In this unique ballet, science meets art in a groundbreaking exploration for the Boulder Ballet. Appropriately, the performance is called “New Horizons.” But the name fits for so many reasons.
First, the angle of the show. This ballet is a celebration of the achievements of NASA and the New Horizons spacecraft, which has Boulder ties. In addition to Boulder’s role in this specific mission, Boulder Ballet director Wrenn Combs’ father worked as the director of Aerospace Medical Labs with the Gemini Program in the ‘60s. In this role, he examined the astronauts to approve their health for space travel. He also designed the heart monitor the astronauts wore in space that monitored their heart rate on the ground. This device was also used on the Apollo missions.
He died last November, and the show is dedicated to his memory.
The idea to launch a space-inspired performance came from a conversation Combs had with her neighbor, Cindy Conrad, part of the team at Southwest Research Institute. They were looking at a piece of the Gemini heat shield that Combs’ father had gifted to her, and Conrad was discussing the different instruments on New Horizons. She then said one sentence that ignited Combs’ imagination: “One of the hardest parts is choreographing all of this.”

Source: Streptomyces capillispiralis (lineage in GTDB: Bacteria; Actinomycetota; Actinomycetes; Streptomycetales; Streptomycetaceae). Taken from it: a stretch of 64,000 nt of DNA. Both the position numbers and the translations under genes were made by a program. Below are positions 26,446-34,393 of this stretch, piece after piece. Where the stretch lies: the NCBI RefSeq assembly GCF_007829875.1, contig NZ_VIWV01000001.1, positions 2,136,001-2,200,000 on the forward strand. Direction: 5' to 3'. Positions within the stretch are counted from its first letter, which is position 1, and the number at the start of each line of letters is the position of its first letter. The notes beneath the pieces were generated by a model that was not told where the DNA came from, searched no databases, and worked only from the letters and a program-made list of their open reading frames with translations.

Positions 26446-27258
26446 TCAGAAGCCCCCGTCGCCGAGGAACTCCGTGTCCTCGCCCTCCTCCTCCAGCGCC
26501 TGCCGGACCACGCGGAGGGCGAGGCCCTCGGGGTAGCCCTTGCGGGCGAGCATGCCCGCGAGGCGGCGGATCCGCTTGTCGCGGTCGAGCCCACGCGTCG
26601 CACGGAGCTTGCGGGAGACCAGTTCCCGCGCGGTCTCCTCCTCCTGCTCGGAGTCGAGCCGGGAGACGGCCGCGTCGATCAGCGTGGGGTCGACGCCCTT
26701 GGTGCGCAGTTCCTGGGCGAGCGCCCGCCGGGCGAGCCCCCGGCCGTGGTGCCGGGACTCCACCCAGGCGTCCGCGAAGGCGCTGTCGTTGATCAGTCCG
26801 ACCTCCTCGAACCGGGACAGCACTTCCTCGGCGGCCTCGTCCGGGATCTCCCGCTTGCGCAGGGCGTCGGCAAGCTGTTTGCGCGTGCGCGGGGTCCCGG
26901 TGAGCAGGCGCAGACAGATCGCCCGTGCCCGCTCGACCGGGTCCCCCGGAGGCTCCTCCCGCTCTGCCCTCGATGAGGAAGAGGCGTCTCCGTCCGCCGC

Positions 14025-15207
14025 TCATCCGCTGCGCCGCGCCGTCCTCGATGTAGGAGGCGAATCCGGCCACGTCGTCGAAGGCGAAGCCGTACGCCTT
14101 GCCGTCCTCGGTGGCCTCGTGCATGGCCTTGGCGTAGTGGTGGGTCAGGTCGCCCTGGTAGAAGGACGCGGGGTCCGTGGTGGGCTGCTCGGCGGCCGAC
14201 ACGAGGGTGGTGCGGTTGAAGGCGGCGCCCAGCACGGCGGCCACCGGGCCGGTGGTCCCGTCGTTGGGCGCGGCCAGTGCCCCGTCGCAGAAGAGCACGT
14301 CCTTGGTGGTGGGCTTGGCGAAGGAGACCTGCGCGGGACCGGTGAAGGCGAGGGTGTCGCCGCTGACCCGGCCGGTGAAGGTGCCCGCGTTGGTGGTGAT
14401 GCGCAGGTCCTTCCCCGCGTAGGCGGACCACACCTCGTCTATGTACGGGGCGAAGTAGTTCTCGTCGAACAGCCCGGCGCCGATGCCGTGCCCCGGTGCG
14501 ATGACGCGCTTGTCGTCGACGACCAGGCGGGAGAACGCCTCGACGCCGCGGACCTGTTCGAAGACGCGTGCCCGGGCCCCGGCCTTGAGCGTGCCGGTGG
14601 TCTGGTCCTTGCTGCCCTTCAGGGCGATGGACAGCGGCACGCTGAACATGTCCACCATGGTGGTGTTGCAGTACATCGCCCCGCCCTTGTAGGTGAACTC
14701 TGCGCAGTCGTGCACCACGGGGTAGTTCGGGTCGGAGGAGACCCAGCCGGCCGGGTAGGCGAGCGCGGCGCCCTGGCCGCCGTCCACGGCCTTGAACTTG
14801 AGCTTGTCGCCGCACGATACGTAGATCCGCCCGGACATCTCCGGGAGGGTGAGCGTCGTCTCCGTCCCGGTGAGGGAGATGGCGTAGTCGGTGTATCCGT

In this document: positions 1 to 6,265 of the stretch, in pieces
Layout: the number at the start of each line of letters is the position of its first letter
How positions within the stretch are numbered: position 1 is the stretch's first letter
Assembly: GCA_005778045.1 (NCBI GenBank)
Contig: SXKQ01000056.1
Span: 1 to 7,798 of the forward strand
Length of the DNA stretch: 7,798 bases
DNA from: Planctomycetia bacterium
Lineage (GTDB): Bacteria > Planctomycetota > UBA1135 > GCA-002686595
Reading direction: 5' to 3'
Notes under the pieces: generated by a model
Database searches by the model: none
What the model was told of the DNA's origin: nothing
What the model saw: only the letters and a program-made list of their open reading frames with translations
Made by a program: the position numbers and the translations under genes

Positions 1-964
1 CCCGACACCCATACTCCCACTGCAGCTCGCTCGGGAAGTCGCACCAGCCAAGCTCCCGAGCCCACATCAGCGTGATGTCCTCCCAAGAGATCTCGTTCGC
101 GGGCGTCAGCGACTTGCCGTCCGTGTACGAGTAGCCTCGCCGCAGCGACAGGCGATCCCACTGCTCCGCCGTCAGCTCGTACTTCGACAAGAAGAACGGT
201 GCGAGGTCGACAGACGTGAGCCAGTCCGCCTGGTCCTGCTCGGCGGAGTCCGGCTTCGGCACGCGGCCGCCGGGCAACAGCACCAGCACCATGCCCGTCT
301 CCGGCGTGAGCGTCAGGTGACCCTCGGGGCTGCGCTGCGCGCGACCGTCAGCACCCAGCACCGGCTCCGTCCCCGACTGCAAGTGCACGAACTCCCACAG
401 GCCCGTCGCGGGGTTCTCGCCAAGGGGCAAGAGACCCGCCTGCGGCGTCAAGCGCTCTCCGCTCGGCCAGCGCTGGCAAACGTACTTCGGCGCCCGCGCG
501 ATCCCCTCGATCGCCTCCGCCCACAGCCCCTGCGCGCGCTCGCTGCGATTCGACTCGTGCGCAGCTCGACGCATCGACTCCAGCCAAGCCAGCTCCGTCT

As soon as Combs heard the word “choreographing,” she thought of dance — and how the ballet could evolve its winter performance. The idea became a “new horizon” for the Boulder Ballet: replacing its annual “Stepping Out” show with something completely different, something that has already attracted the attention of prominent scientists and political leaders who plan on attending opening night in February.
“New Horizons” is not a story ballet; it is a celebration of science through dance, and you will see symbols of those achievements throughout, such a special backdrop of photos of Pluto taken by the New Horizons spacecraft.
In 2006, the spacecraft launched into space, headed toward Pluto. Nine years later, it passed Pluto and sent back the first ever close-up photos of the dwarf planet.
The spacecraft continues to travel, and on Jan. 1, it is expected to pass a small Kuiper Belt object, Ultima Thule, about the size of Boulder County. No one knows what it may discover there. That’s another new frontier, too. The images sent back from the belt will also be a part of the ballet.
Adding to the otherworldly experience, costumes to one piece in the show are built with special light sensors so the dancers’ movement creates a light show.
“We’ve taken the beauty and mystery of space, the courage of exploration, the fragility and strength of humanity and created an evening of ballet that will take the audience on a journey of time and space,” according to the Boulder Ballet.
“New Horizons” the ballet will be choreographed by artistic director Ana Claire and Claire Davison (a Boulder Ballet School alum and now a dancer at American Ballet Theatre in NYC), and set to original music by local composer Paul Fowler.